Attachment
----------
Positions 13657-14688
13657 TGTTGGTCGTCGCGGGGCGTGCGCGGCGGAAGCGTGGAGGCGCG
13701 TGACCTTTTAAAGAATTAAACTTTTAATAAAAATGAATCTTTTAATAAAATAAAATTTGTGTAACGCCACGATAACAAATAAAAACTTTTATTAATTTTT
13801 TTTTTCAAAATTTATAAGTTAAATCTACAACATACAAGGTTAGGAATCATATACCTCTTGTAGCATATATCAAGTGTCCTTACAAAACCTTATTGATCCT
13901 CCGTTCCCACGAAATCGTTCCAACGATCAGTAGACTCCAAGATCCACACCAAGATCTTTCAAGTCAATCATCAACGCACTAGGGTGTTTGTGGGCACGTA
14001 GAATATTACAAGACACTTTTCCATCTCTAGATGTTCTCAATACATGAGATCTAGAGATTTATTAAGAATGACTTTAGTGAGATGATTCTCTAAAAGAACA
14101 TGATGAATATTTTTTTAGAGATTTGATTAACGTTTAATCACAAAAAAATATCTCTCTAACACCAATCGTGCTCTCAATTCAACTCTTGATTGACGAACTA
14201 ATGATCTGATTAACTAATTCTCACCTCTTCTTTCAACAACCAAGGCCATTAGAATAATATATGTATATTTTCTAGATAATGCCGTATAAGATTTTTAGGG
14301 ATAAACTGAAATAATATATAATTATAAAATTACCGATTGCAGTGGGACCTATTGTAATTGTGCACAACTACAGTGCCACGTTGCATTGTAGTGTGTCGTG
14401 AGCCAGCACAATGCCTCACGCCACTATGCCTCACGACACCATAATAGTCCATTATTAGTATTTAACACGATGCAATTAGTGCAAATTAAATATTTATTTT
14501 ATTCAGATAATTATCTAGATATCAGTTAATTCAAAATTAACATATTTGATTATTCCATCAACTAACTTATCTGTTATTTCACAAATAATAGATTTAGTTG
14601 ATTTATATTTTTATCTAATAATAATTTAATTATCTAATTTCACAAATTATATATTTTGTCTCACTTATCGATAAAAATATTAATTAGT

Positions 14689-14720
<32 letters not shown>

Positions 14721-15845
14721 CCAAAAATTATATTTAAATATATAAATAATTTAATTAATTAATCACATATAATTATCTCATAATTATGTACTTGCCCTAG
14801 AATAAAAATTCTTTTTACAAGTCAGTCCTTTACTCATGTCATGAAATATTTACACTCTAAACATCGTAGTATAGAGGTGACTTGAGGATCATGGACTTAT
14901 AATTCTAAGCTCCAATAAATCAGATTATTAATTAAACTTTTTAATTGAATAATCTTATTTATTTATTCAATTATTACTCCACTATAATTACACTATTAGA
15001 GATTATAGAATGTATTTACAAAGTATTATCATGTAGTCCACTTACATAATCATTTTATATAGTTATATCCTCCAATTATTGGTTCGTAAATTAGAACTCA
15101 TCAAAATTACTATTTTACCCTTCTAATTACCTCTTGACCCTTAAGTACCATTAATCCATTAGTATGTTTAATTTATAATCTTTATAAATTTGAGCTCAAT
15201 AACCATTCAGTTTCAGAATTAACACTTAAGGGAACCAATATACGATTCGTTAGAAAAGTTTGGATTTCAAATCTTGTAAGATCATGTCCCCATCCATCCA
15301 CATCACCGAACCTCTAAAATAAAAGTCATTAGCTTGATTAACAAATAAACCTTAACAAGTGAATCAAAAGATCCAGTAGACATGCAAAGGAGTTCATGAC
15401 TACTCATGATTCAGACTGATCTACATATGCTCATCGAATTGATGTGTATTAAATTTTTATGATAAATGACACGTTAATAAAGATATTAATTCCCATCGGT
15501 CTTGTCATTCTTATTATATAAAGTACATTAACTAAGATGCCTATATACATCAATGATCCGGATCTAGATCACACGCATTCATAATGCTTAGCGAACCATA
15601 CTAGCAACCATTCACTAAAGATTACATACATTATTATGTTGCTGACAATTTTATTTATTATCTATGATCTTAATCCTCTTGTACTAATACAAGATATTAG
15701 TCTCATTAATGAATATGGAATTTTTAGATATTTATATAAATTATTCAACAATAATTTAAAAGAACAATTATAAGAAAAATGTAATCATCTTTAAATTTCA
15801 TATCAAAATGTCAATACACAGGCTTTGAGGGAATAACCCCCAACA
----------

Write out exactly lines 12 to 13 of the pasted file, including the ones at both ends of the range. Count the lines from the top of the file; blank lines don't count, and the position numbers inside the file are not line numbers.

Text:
14601 ATTTATATTTTTATCTAATAATAATTTAATTATCTAATTTCACAAATTATATATTTTGTCTCACTTATCGATAAAAATATTAATTAGT

Positions 14689-14720